A place for new beginnings

Rajivan Rajamohan’s Birkbeck journey was fraught with personal challenges that brought him to the brink of giving up on his MSc in Economics. However, through will, self-care and support from friends and staff, last week he graduated. Here is his #BBKgrad story.

Rajivan Rajamohan

Rajivan Rajamohan

After completing a BA in Accounting and Finance from the University of Essex, Rajivan set about making his ambition to become an economist happen. The first step on his way to achieving his dream was completing a Graduate Diploma in Economics (GDE) to get him onto an MSc in his chosen area of study.

In 2016, Rajivan left his Wealth Management role at a bank in the City to begin his MSc at Birkbeck. Like many Birkbeck students, Rajivan felt the physical and mental demands of working full-time in a professionally demanding role while studying a subject that he didn’t have much previous experience in, “I had to work harder to fill the missing gaps in my knowledge, considerably more and quicker than most of my peers as my MSc was funded by myself with my full-time role as a Waiter for Nando’s”, he says. But that didn’t stop him diving headfirst into other commitments, taking the time to volunteer at Great Ormond Street Hospital and for Birkbeck’s Academic Panel on behalf of the Student Union, which earned him the ‘Birkbeck Colours and Honours Award’ in 2018.

It was during his GDE that Rajivan realised that the stress of exams was affecting him more than other students, with a fellow student urging him to seek help. Eventually Rajivan was diagnosed with the mental health condition Post Traumatic Stress Disorder (PTSD), which he discovered was triggered by exams. He explained, “While undertaking my GCSE exams at the age of 16, I went through unexpected and substantial trauma during the year of my final GCSE exams, which was not correctly diagnosed as PTSD for eight years. Due to the extremely delayed diagnosis, my PTSD was untreated and served to exacerbate the original trauma and exam-related anxiety.” Rajivan was able to begin treatment for his PTSD in the summer of 2016.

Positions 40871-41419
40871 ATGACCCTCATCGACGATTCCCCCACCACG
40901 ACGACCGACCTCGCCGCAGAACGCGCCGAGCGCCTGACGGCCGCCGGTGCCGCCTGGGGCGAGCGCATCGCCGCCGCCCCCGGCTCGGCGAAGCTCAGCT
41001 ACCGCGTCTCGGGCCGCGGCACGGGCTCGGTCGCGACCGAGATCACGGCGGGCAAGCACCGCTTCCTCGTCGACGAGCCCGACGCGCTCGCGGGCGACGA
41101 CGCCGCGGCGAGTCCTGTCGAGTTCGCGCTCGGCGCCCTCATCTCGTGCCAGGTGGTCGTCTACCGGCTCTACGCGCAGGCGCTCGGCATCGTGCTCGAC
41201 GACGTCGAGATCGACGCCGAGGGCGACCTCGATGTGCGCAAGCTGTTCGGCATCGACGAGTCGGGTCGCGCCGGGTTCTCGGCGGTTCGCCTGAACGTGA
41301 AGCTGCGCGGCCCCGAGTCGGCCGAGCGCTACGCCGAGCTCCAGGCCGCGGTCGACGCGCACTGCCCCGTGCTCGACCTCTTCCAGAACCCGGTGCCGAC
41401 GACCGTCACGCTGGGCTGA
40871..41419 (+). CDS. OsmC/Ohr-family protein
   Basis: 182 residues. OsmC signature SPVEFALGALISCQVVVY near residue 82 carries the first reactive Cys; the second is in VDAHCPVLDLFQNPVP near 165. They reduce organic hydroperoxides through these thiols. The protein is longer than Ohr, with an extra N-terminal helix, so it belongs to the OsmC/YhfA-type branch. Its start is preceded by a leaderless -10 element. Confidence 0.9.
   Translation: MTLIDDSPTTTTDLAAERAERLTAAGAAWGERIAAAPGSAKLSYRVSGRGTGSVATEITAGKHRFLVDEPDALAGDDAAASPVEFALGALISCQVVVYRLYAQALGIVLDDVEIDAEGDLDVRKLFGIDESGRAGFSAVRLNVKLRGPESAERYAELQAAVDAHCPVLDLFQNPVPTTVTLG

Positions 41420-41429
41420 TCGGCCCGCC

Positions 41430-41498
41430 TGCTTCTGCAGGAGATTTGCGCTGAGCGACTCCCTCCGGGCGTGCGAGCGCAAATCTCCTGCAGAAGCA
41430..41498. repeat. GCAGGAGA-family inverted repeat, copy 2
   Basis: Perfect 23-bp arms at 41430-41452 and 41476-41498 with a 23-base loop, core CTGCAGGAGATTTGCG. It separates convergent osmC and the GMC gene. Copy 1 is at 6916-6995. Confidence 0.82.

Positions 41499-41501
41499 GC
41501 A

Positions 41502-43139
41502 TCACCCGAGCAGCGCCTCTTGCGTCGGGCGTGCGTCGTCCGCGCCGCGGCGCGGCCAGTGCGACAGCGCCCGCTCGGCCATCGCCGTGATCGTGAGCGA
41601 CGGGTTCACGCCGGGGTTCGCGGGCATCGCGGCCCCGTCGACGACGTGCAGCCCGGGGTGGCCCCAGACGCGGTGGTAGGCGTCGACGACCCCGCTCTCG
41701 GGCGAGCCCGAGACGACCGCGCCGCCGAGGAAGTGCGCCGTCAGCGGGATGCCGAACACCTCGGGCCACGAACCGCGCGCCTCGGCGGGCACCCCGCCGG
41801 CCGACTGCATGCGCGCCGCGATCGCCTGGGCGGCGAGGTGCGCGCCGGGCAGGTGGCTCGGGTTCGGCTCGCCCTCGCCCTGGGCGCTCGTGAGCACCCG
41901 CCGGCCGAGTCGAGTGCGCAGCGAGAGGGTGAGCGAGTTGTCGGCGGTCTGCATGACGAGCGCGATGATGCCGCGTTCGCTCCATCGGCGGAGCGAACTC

Being at Birkbeck meant that Rajivan could access disability support to help him with managing his rigorous and technically challenging exams for the first time in his academic studies, as well as receiving support from fellow students and lecturers who urged him to keep going with his degree, despite the challenges he faced.

Unfortunately, Rajivan suffered a further setback when he lost his creditworthiness due to a mistake made by a bank, meaning he could no longer work in that field, a huge blow as he had previously held roles in the financial sector. He said, “I am currently still seeking legal representation to take further legal advice and actions to rectify this error.”

Yet, now having completed his MSc, after three years, Rajivan can proudly declare that he has done it! “The support, kindness and compassion of my therapist, my Econometrics lecturer and a few of my friends from my undergraduate and postgraduate cohort helped me to stay focused and not to drop out of my degree.”